New York Observer columnist and editor Golway (For the Cause of Liberty, 2000, etc.) rescues a Revolutionary War hero from oblivion, and deservedly so.
Nathanael Greene was a Rhode Islander who mysteriously earned a promotion from private to general of militia almost overnight, and who otherwise embodied a bundle of contradictions: he was a nominal pacifist who excelled at warfare, a pious man who was fond of a visit to the alehouse, “a walking incongruity: a self-taught child of the Enlightenment, dressed in the unadorned black garb of a Quaker.” When textbooks mention him at all, they tend to cast Greene in a saintly light, whereas Golway accords him all the usual human failings. Among other things, the man wasn’t above politics; he grumbled about George Washington’s failings as a commander and lobbied hard for position, especially against rival general Horatio Gates, though he skillfully depicted himself as being the unwilling recipient of rank and honor. And he was also, Golway hints, not above earning a dollar here and there by helping mercantile relatives gain access to lucrative army contracts. Greene also had positive qualities, however, that more than matched his shortcomings, one being sheer bravery; he uncomplainingly turned up in the thick of important battles, such as the Continental victory at Trenton and defeat at Germantown, and at the end of the war his mere appearance on the battlefield, apparently, was enough to send his British foes into flight. Greene had a simple view of the war: “We fight, get beat, rise and fight again.” That persistence wore down royal forces in the South, with the last battles of the Revolutionary War. At places like Cowpens, the Dan River, Guilford Courthouse, and Eutaw Springs, Greene met everything the British threw at him, and if he lost many battles, he at least kept up a fight that would have been all too easy to abandon.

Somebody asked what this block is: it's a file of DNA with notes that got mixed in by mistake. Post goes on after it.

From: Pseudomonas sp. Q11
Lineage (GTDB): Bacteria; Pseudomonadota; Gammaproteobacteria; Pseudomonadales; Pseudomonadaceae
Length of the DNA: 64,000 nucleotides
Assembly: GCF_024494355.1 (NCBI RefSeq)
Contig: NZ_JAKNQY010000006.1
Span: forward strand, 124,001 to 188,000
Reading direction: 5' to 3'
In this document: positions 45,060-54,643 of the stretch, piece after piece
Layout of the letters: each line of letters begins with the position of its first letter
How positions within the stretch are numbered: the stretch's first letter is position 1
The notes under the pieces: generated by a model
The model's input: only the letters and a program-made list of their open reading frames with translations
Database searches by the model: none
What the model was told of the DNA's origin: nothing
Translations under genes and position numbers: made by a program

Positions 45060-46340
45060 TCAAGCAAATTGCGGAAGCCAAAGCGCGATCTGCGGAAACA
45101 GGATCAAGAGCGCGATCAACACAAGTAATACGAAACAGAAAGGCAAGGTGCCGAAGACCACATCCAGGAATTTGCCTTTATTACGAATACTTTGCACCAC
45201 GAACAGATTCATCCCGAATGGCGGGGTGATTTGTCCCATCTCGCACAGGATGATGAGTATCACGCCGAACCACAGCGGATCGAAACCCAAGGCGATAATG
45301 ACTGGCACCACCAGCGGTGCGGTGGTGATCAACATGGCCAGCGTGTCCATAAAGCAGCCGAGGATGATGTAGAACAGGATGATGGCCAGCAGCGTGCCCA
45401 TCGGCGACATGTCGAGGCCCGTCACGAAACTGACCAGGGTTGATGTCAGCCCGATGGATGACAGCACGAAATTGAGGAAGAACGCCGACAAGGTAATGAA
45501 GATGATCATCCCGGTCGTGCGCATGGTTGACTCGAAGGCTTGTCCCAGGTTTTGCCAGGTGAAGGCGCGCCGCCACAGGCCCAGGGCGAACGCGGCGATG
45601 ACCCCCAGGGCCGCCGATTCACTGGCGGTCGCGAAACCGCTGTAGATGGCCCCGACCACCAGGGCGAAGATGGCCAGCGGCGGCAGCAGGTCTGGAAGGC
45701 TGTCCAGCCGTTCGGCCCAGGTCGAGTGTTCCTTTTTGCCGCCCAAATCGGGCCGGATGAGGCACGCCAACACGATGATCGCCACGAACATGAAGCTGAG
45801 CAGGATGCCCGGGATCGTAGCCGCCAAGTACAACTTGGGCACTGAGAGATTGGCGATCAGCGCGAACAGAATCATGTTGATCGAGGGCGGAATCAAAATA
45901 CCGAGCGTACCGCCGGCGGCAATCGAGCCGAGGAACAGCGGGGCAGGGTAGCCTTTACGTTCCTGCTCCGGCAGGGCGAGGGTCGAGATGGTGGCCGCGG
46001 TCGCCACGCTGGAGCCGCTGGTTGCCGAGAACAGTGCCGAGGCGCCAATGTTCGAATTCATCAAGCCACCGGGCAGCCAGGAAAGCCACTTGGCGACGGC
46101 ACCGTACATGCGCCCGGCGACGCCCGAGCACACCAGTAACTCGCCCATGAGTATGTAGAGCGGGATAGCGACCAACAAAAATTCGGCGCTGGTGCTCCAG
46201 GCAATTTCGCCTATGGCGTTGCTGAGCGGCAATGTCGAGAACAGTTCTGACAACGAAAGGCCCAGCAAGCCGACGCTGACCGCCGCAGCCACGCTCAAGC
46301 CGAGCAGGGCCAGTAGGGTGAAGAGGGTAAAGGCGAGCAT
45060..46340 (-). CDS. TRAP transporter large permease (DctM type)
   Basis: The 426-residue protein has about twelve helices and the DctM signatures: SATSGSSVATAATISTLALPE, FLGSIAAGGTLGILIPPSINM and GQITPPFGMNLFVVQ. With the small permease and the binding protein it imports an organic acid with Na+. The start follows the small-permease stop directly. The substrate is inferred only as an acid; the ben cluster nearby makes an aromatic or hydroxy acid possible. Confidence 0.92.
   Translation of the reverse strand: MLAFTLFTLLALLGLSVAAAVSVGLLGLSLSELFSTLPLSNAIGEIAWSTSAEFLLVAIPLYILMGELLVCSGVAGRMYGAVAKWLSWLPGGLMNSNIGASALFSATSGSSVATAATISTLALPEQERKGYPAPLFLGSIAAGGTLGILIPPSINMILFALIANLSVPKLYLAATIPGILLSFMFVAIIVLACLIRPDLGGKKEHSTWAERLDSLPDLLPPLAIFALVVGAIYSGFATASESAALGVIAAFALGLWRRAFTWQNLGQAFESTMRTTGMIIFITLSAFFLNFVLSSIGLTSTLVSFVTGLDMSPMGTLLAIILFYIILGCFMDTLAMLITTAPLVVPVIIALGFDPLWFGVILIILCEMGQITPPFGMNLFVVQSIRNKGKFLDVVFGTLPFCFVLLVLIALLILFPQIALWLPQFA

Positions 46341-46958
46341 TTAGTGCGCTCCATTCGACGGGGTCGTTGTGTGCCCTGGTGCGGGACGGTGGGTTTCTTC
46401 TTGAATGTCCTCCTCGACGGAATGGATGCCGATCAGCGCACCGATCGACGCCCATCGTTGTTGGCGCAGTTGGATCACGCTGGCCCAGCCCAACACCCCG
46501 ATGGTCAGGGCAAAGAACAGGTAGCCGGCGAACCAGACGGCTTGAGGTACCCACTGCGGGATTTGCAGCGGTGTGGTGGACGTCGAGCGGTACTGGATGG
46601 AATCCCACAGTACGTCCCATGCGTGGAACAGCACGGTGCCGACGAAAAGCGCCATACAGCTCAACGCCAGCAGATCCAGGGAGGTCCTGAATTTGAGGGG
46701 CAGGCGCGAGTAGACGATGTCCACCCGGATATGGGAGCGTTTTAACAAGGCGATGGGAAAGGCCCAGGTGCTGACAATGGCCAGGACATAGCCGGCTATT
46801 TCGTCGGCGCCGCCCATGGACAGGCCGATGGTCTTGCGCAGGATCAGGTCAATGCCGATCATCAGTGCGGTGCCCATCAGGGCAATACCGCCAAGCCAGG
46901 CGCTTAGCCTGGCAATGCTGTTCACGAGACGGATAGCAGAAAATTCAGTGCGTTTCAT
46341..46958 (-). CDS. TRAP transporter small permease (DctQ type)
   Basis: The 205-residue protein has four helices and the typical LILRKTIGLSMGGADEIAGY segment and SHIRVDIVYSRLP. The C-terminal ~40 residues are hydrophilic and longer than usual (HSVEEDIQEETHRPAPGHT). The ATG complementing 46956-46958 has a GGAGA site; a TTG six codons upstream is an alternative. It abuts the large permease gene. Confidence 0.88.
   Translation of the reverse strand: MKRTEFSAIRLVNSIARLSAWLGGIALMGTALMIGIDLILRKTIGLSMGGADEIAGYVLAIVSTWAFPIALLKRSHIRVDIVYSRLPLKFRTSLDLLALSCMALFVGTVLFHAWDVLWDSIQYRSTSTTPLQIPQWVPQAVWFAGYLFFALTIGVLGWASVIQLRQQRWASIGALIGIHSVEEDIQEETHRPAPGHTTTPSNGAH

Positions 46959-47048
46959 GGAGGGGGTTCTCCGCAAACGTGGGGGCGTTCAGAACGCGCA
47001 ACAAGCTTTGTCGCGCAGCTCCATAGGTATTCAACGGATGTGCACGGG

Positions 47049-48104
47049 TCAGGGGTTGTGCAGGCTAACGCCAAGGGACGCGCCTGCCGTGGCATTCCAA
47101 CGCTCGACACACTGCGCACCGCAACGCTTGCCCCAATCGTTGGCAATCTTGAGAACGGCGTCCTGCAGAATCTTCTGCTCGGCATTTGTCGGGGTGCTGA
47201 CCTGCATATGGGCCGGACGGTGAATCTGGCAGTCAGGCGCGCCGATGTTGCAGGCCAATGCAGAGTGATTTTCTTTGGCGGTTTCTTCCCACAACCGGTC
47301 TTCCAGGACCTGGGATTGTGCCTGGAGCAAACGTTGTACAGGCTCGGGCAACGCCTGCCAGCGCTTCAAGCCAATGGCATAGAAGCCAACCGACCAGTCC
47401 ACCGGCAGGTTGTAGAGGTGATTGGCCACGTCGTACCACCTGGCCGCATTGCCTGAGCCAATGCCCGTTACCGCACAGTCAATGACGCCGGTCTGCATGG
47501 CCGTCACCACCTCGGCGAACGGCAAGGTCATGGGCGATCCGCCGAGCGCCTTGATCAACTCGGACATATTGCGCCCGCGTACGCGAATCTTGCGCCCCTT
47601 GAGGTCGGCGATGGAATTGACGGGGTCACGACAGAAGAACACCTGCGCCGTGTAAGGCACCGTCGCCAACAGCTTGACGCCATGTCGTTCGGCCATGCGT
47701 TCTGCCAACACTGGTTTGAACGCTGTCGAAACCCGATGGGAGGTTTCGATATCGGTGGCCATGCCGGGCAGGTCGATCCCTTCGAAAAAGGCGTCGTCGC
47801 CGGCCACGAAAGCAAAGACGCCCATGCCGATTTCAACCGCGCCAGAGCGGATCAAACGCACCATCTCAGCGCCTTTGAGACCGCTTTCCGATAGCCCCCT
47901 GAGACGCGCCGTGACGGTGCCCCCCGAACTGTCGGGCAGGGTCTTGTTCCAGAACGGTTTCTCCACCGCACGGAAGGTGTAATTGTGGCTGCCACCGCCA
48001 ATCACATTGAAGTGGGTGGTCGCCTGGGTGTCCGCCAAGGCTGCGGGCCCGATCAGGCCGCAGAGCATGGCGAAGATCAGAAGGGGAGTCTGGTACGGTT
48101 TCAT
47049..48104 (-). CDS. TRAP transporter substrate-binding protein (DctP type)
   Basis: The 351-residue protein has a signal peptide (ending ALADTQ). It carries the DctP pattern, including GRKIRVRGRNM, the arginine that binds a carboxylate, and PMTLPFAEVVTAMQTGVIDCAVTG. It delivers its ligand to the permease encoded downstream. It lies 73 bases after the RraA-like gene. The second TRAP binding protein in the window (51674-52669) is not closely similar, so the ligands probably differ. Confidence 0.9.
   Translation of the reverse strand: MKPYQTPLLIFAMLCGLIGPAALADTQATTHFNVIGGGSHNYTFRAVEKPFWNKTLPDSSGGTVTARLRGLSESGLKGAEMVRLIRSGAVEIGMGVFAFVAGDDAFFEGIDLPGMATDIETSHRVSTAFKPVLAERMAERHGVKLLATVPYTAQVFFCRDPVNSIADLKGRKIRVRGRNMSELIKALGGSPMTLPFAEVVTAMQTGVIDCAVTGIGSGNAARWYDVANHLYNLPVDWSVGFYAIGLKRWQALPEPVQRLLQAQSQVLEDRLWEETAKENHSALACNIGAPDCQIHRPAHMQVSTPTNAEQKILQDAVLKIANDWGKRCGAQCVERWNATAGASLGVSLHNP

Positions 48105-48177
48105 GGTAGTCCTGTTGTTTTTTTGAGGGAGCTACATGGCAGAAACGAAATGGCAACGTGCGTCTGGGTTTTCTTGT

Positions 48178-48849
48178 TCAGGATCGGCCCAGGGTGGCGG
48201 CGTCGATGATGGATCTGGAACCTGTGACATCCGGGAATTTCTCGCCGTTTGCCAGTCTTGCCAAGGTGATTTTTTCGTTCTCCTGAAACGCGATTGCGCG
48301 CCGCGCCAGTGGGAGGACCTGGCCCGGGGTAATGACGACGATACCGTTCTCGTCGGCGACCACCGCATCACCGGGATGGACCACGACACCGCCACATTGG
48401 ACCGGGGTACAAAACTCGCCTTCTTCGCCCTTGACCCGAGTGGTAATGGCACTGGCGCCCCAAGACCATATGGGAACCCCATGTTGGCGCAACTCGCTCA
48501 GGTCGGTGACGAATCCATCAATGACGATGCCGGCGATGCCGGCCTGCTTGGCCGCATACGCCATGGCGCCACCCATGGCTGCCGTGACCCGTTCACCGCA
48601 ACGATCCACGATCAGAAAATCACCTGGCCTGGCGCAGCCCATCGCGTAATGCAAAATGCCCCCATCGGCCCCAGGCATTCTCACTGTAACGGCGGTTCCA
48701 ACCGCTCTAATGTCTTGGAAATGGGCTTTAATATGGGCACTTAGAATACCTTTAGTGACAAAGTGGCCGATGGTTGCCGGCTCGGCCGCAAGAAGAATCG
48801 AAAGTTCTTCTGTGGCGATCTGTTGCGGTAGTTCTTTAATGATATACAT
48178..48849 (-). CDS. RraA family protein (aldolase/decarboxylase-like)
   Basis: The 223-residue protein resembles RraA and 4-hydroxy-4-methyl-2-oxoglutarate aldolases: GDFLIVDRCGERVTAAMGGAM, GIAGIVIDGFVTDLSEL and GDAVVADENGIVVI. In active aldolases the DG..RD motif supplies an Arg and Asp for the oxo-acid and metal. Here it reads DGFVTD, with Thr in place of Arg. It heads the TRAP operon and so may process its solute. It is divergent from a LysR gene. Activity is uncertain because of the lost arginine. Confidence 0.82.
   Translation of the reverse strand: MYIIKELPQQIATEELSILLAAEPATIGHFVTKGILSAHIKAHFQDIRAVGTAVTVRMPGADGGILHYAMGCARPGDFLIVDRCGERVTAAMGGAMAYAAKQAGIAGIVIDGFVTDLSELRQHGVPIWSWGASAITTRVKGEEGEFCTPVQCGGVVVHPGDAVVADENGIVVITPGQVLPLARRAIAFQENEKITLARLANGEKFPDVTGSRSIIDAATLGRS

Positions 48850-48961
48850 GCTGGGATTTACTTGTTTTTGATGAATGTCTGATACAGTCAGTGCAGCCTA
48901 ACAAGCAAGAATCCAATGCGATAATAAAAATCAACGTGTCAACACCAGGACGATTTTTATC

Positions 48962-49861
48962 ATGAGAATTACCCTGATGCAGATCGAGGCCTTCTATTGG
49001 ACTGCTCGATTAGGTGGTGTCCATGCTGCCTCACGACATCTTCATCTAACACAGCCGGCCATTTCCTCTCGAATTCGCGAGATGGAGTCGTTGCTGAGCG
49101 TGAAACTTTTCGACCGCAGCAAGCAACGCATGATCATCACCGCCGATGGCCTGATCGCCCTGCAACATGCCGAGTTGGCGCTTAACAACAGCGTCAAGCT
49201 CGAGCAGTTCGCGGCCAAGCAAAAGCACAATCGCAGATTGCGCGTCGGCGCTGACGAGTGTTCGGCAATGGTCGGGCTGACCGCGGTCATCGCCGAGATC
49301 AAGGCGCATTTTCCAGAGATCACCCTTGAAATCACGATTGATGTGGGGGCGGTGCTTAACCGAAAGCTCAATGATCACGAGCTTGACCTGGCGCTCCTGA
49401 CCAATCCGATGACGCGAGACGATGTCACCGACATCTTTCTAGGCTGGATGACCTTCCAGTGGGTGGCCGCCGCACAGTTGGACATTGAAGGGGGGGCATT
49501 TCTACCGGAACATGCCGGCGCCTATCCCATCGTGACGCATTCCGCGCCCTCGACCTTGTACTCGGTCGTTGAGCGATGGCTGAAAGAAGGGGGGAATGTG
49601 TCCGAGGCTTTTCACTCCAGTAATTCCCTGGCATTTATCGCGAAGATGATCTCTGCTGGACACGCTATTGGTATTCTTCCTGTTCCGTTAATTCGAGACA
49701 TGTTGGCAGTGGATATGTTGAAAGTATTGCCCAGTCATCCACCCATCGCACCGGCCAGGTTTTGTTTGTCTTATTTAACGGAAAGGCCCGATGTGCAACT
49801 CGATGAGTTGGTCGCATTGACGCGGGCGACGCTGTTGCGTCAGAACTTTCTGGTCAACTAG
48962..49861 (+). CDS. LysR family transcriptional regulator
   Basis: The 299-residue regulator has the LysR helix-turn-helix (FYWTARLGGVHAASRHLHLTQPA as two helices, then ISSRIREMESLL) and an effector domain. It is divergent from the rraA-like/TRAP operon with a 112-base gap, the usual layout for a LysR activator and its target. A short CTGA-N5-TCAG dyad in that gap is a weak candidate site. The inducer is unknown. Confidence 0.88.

A fitting and welcome monument to a surprisingly complex actor in early American history.